Take a quick survey of your team. Where are you focusing your motivational efforts?
Do you hone in on the leaders and go-getters, rewarding pro-activity?
Do you micro-motivate the slackers and troublemakers of the bunch?
While these groups need that extra push to do especially great work, they likely aren’t who need that source of inspiration most. So, let’s take a look at why it’s more important to motivate a distinct third group in your workforce: the middle.
In his book, Motivating the Middle: Fighting Apathy in College Student Organizations, T.J. Sullivan theorizes that every company, organization, or group has three segments of people: the top, middle, and bottom thirds. And according to Sullivan, you’ll make the most use of your motivational efforts when you focus on that middle third.
“Yeah, but that’s referring to college groups,” you might be thinking. “What does it have to do with my business?” Well, you might be working among members of this age group. Motivating the Middle was released in 2011, so about 99% of Sullivan’s audience is now in the workforce, which means you might be struggling to manage performance among this demographic in your own company.
So, what are these thirds made up of? How do you find them within your organization? Time to explore just that!
If you’re reading this blog post, there’s a good chance you’re in the top third. These are the leaders within an organization, even those without official rank who naturally display leadership characteristics. Top third people always have thoughts about where the company is going and how to improve things.
They are motivated by awards, recognition, status, influence, and even perks. They constantly set goals and steer the company toward meeting them. In short, the top third already gets it. They’re already motivated. That doesn’t mean you shouldn’t reward them for their performance, but rather that they need less incentive because they’re largely self-motivated.
Numerically, this is the largest group within your organization. The middle third sees work as a priority, just not the top priority. They’ll put their heads down and get to work, but they’re not as naturally excited about it as those in the top third are. They also hate drama among the team. They dislike any kind of distraction, preferring instead to stay focused on work.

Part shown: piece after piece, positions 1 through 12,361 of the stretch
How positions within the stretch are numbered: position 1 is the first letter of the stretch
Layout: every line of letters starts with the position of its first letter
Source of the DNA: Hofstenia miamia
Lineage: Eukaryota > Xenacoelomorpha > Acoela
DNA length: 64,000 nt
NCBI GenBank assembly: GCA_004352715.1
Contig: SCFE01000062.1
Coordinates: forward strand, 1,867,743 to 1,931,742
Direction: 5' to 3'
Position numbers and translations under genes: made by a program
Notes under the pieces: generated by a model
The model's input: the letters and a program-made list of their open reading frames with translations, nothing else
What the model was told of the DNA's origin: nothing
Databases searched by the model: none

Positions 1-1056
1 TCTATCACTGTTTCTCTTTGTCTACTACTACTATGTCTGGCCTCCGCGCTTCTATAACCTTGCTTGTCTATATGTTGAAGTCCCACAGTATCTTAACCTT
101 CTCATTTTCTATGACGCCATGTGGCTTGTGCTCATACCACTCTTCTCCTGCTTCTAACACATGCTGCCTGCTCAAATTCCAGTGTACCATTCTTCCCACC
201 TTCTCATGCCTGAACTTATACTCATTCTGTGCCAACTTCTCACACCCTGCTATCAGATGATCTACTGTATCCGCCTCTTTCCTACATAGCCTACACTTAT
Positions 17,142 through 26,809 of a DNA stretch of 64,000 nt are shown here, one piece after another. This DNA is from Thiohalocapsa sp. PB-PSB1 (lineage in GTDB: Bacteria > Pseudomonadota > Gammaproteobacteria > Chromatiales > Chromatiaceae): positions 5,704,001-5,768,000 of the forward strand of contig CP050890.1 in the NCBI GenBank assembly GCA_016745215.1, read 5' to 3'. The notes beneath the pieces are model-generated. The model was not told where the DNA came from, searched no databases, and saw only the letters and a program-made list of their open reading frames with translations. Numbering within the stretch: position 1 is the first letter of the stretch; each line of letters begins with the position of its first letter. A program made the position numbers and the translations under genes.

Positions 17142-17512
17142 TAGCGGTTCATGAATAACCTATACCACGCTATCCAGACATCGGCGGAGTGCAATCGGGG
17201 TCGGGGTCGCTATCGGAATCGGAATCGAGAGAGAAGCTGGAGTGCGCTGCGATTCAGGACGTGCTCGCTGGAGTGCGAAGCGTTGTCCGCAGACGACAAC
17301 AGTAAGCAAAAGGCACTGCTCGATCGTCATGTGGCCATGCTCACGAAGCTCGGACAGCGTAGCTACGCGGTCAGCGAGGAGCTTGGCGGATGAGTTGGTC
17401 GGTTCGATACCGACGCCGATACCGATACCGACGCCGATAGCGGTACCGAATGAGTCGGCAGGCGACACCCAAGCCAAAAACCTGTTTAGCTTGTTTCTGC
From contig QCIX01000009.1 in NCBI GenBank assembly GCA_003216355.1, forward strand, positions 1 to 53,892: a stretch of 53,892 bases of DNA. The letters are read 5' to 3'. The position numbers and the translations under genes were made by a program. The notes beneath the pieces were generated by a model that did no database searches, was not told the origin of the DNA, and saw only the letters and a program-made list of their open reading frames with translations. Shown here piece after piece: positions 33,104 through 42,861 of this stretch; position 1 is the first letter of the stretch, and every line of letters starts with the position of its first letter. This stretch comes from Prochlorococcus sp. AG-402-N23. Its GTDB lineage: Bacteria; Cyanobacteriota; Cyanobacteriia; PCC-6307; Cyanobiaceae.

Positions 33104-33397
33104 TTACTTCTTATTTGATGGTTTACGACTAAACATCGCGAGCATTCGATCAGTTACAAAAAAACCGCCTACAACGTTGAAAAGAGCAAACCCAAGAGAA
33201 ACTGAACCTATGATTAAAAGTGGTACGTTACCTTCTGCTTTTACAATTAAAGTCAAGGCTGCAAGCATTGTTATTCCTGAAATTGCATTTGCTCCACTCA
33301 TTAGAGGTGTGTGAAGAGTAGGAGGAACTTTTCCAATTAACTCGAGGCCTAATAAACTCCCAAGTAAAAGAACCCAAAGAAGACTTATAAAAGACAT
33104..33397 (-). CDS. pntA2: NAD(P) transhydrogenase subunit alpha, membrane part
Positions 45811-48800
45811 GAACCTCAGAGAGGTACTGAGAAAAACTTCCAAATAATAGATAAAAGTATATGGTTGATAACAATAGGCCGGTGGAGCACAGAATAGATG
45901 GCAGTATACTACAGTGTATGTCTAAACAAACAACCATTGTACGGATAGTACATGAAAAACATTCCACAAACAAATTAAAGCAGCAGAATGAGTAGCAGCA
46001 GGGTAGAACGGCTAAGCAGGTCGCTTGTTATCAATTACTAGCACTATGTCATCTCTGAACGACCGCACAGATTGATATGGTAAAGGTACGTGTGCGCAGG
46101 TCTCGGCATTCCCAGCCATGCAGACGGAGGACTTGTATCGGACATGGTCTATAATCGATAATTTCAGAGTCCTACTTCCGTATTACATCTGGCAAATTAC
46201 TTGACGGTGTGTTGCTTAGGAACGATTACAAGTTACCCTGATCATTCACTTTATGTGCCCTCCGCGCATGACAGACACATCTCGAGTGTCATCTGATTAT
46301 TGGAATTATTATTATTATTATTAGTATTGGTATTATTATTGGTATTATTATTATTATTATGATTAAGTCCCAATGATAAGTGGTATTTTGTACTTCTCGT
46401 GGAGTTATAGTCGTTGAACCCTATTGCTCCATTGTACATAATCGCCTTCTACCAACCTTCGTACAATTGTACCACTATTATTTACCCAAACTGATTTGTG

But be careful not to interpret that focus as automatic support of leadership. Just because the middle is working hard doesn’t mean you’ve won them over. Top-third leaders often make the mistake of trying to motivate the middle by using the methods that would work on themselves. But the middle thinks differently. They’re not motivated by awards or recognition. Instead, they want to feel that they’re a part of the organization’s success.
We’re not here to berate your employees or to make you think less of them. But statistically, there is a lower third of every team. They tend not to put much effort into meetings or projects. They might publicly criticize the company. They’re just…kind of along for the ride.
The problem is that the bottom third are often only motivated by getting what they want with as little work as possible. They’ll show up for every party and fun event, but ask them to help organize one, and you’re out of luck.
Focus on the middle
Bottom-third people aren’t likely to get motivated by your direct efforts, no matter what you do. They might enjoy perks or recognition, but unless you offer these perks perpetually, this bottom group won’t continue to put work into a project. They should not get the larger portion of your motivational effort.
Top-third people don’t need as much motivation in the first place. After all, you’re here, reading about ways to improve your team, and there’s a good chance no one asked you to do it.
The middle third should get most of your effort. Too many organizations focus on the “problem children” in the bottom third or they reward the leaders at the top. Remember, the middle won’t be motivated by those same rewards, so you can’t take a blanket approach and cycle everyone in an organization or group through the awards process.
Not only will different motivational tactics effectively propel different groups towards action, but there is also a potential positive byproduct of focusing on the middle. By seeing the middle motivated and rewarded, this may influence the bottom third to become a bit more engaged than they currently are.
Arcade helps you motivate better
Motivating and incentivizing your team takes work. iQmetrix’s newest partner, Arcade, helps wireless retailers scale engagement across stores and teams to maximize productivity. Transform your store KPI’s into games designed to keep everyone engaged and productive—not just your top-level superstars!
To learn more about tailored employee motivation or schedule a live demo with the team that can make it happen, visit Arcade’s partner page.